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  3. seems much more exciting for engineers than end-user musicians…

    right now its all speculative as far as actual instruments are concerned

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    1. ham radios?
      im confused…
      i understand this is an “open-ended” product to be implemented in other products, but wtf? ham radio?

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      1. And why not? There’s plenty of interesting developments in the amateur radio world.
        More interesting than squashing 1960’s synth circuits into a 3U case 🙂

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  4. Another kickstarter project that hikes up the funding charges per unit after 1st batch is gone. N.G.

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    1. It’s very similar approach. The latency thing is actually almost the same ( Axoloti does not have so many ins/outs, but has jack connectors already on board! 🙂 If you are a musician with no or little experience with Pure Data or even C++ then Bela will probably end in the shelf. Axoloti comes with its own Patcher which is quite easy to use and you don’t need any knowledge of programming. It is like working with modular synth ( Axoloti has many pins for connecting different mechanical, AV devices, controllers. If you want to program Axoloti, you can do that, it is opened.

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      1. From our FAQ

        > Axoloti is a bare-metal microcontroller board with an 168MHz ARM Cortex-M4 microcontroller on it. Bela is a computer with a 1GHz ARM Cortex-A8 CPU which has much more processing power and built-in vector floating point support. Bela runs on Linux and, as such, gets all the extra functionalities that come with it (storage, network, USB, onboard compiling).
        > At the same time, Bela runs ON TOP of Linux (that is: at a higher priority), so that the audio performance are never interrupted by what else is happening on the board: you get the best of Linux without the performance overhead.
        > Compared to Axoloti, Bela also has 16-bit analog inputs and outputs (8 each) and onboard speaker amplifiers. On the other hand, Axoloti has built-in 5-pin MIDI jacks which Bela does not have, though Bela can use USB MIDI. Axoloti has its own graphical development environment, where Bela uses either Pd or C++.

        Additionally, note that every Bela kit comes with audio I/O connectors in a break out cable. We ship with 1/8″ inch connectors, but you can easily solder 1/4″ inch connectors instead.

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        1. Pure Data on Bela relies on a compiler (“heavy”) that is only available as a cloud service. “Heavy” is not open source, and not available as a binary download.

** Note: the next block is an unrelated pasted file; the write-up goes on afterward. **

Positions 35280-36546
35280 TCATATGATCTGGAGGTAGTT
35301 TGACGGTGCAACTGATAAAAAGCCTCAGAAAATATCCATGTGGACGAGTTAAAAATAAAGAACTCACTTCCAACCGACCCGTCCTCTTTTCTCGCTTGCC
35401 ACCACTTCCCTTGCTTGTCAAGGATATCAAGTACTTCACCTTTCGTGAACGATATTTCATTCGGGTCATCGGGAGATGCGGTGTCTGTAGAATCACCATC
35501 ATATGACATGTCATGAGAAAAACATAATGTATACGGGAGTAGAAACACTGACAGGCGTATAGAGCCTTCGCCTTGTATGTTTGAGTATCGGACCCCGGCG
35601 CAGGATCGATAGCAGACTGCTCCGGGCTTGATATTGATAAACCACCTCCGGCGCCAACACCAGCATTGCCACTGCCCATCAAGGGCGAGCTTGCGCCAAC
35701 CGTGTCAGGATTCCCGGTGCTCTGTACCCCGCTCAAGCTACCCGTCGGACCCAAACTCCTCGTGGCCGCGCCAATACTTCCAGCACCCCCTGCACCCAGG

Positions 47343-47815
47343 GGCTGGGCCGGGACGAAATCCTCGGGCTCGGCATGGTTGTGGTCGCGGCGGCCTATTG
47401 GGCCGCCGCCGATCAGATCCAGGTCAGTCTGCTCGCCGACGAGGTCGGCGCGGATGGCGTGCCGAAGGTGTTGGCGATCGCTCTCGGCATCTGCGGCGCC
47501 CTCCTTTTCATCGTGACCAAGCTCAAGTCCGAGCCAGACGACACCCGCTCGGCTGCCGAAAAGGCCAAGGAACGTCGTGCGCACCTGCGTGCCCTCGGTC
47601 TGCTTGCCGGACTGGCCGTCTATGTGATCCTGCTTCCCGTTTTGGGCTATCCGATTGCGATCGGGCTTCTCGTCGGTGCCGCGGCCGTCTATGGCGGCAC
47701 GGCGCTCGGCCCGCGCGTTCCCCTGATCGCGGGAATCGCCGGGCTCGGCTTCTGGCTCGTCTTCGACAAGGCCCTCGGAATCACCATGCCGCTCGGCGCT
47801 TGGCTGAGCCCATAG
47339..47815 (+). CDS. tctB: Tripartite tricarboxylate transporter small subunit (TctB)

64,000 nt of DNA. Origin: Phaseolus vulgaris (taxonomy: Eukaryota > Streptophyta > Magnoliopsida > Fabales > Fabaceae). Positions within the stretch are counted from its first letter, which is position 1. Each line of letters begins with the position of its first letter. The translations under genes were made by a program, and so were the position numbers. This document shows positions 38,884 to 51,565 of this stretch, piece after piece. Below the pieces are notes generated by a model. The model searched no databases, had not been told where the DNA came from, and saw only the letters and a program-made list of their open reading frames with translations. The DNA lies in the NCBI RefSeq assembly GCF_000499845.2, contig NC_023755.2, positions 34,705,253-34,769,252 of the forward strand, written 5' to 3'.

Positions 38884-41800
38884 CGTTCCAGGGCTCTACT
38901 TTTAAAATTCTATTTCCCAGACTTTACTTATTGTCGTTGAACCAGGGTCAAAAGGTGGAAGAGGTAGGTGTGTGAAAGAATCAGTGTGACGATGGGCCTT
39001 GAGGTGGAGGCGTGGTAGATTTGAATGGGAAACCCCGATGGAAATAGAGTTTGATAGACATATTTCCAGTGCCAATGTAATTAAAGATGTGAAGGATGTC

Axoloti has 15 available 12-bit resolution analog inputs, two of those channels can also switch to 12-bit resolution analog outputs. Also UART, SPI, I2C and multiple PWM’s are available for expansion with other electronic parts.

          Axoloti can use a USB midi-class devices too on the USB host. Its USB device port will also present itself as a USB-midi device to your computer.

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          1. Thank you very much Johannes for your clarifications, we are updating our FAQs with the details you provided.
            We have not had a chance to try an Axoloti in person yet, but from what we see it is a great tool and a lot of work has been put into the custom patcher and building environment and we see that the community loves it.
            Would you mind providing us with additional details about the sampling rate of the analog channels on the Axoloti, so that we can include them into our FAQs? I cannot find the specifications anywhere on your website.

            I would say that there is some overlap in the applications of Bela and Axoloti, but also some differences. The design goals are quite different, as Bela runs a full-stack Linux OS trying to squeeze all the power available out of the 1GHz ARM A8, with an approach that is entirely new.

            Regarding the Heavy compiler, you are very right, it is not open source and not available for download. Their web service, though, is extremely fast, we can get patches compiled to C within 1 second, and the code it returns is licensed MIT for non-commercial use.

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            1. Currently the gpio analog channels on Axoloti Core are sampled at 3kHz. That is not a hardware limitation, but faster conversion has not been developed since there is little demand. On paper, the ADC supports 2MS/s, multiplexed over 16 channels that’s 125kS/s.

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  5. i like low latency too, of course.

    but what does the systems latency tell me about actual programs running on it?
    I can see that a sequencer for example, or a controller based on it would be superfast.

    But as soon as you start with PureData etc its your code that does add latency.

    Anyhow i ike it 🙂

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    1. Hi, from our FAQ

      How do we get low latency running PureData?
      > First, we are not running the Pd program itself, and second one, we are not using the Linux ALSA drivers. Pd patches are compiled into C code using the Heavy Audio Tools. The C code produced is highly optimised and is automatically wrapped into our C++ API. This bypasses the whole Linux kernel (and ALSA) and allows it to run with buffer sizes as small as 2 audio samples, giving a roundtrip latency below 1ms for audio (because the ADC/DAC have some built-in latency) and below 100us for analog (whose converters are faster).